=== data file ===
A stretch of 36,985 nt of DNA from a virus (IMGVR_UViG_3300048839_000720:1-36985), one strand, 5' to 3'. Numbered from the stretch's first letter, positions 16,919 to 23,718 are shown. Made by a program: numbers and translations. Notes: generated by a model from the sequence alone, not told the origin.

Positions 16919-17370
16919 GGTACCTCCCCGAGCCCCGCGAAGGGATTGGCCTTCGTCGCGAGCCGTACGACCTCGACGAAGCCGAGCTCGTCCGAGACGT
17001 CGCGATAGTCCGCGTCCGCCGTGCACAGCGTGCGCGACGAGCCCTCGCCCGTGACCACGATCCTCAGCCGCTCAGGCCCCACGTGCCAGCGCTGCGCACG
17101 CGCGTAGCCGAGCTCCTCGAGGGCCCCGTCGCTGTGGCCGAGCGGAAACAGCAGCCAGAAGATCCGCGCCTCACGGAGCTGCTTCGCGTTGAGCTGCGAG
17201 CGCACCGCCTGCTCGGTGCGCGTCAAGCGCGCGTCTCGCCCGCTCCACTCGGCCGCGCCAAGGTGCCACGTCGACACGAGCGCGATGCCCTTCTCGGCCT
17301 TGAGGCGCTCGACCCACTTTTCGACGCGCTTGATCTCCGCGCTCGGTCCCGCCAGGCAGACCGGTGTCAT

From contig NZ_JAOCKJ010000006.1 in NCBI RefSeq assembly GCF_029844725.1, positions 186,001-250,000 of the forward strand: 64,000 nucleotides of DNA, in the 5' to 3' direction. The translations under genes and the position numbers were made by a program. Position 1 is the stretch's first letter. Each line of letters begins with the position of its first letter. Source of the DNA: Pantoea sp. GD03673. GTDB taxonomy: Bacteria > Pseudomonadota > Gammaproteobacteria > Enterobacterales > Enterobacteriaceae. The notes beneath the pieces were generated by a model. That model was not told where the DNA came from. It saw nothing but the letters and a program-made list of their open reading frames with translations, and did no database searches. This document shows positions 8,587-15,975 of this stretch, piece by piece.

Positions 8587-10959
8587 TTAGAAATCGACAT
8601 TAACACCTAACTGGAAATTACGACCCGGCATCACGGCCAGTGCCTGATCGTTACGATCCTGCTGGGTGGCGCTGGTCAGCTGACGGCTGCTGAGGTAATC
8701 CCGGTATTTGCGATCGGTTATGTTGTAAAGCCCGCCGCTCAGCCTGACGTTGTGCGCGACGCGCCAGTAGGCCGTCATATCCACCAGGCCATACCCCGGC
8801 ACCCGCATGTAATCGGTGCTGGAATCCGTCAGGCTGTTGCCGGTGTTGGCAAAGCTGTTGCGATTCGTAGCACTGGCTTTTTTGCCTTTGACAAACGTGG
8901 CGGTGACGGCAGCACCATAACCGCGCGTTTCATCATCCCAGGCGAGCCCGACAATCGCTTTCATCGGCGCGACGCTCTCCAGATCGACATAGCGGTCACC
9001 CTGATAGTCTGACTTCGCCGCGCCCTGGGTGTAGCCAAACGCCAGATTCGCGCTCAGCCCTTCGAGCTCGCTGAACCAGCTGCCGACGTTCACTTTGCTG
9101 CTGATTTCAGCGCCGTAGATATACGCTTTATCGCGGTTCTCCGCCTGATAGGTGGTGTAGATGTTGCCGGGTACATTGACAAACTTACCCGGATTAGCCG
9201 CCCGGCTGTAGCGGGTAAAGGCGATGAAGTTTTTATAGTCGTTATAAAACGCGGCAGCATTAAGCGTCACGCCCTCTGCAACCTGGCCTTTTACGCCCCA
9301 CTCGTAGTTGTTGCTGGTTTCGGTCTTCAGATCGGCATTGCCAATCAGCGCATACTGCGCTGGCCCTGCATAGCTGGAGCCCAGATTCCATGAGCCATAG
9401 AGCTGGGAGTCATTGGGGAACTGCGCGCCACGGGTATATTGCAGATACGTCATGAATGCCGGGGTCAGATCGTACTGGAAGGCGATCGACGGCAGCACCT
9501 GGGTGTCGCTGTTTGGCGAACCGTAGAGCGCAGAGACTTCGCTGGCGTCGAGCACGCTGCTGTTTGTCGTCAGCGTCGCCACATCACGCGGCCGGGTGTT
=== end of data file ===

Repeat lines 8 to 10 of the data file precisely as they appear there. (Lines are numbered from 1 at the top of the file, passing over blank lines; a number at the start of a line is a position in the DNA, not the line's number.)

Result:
From contig NZ_JAOCKJ010000006.1 in NCBI RefSeq assembly GCF_029844725.1, positions 186,001-250,000 of the forward strand: 64,000 nucleotides of DNA, in the 5' to 3' direction. The translations under genes and the position numbers were made by a program. Position 1 is the stretch's first letter. Each line of letters begins with the position of its first letter. Source of the DNA: Pantoea sp. GD03673. GTDB taxonomy: Bacteria > Pseudomonadota > Gammaproteobacteria > Enterobacterales > Enterobacteriaceae. The notes beneath the pieces were generated by a model. That model was not told where the DNA came from. It saw nothing but the letters and a program-made list of their open reading frames with translations, and did no database searches. This document shows positions 8,587-15,975 of this stretch, piece by piece.

Positions 8587-10959
8587 TTAGAAATCGACAT